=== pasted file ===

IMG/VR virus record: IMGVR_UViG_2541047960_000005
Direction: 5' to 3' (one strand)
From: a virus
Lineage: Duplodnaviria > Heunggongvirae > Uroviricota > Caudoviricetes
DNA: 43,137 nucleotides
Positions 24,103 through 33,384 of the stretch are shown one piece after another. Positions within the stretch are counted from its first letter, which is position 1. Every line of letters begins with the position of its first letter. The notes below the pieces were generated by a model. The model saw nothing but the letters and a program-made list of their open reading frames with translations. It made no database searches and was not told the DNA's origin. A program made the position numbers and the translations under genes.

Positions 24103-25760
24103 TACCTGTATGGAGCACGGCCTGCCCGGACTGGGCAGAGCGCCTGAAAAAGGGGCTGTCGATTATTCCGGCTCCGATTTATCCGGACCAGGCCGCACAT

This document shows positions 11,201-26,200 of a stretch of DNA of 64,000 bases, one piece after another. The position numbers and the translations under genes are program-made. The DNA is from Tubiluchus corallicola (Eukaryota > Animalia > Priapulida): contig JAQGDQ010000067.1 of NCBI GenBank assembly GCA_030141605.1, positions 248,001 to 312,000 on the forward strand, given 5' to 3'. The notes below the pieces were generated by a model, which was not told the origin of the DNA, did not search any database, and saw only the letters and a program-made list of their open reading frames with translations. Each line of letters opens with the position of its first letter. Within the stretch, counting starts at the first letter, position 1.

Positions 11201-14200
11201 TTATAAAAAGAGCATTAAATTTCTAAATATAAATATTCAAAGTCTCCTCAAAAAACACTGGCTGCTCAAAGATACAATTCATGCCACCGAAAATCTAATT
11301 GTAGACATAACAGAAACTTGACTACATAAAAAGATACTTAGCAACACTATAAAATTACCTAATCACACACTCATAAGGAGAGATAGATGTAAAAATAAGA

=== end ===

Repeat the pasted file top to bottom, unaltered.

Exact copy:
IMG/VR virus record: IMGVR_UViG_2541047960_000005
Direction: 5' to 3' (one strand)
From: a virus
Lineage: Duplodnaviria > Heunggongvirae > Uroviricota > Caudoviricetes
DNA: 43,137 nucleotides
Positions 24,103 through 33,384 of the stretch are shown one piece after another. Positions within the stretch are counted from its first letter, which is position 1. Every line of letters begins with the position of its first letter. The notes below the pieces were generated by a model. The model saw nothing but the letters and a program-made list of their open reading frames with translations. It made no database searches and was not told the DNA's origin. A program made the position numbers and the translations under genes.

Positions 24103-25760
24103 TACCTGTATGGAGCACGGCCTGCCCGGACTGGGCAGAGCGCCTGAAAAAGGGGCTGTCGATTATTCCGGCTCCGATTTATCCGGACCAGGCCGCACAT

This document shows positions 11,201-26,200 of a stretch of DNA of 64,000 bases, one piece after another. The position numbers and the translations under genes are program-made. The DNA is from Tubiluchus corallicola (Eukaryota > Animalia > Priapulida): contig JAQGDQ010000067.1 of NCBI GenBank assembly GCA_030141605.1, positions 248,001 to 312,000 on the forward strand, given 5' to 3'. The notes below the pieces were generated by a model, which was not told the origin of the DNA, did not search any database, and saw only the letters and a program-made list of their open reading frames with translations. Each line of letters opens with the position of its first letter. Within the stretch, counting starts at the first letter, position 1.

Positions 11201-14200
11201 TTATAAAAAGAGCATTAAATTTCTAAATATAAATATTCAAAGTCTCCTCAAAAAACACTGGCTGCTCAAAGATACAATTCATGCCACCGAAAATCTAATT
11301 GTAGACATAACAGAAACTTGACTACATAAAAAGATACTTAGCAACACTATAAAATTACCTAATCACACACTCATAAGGAGAGATAGATGTAAAAATAAGA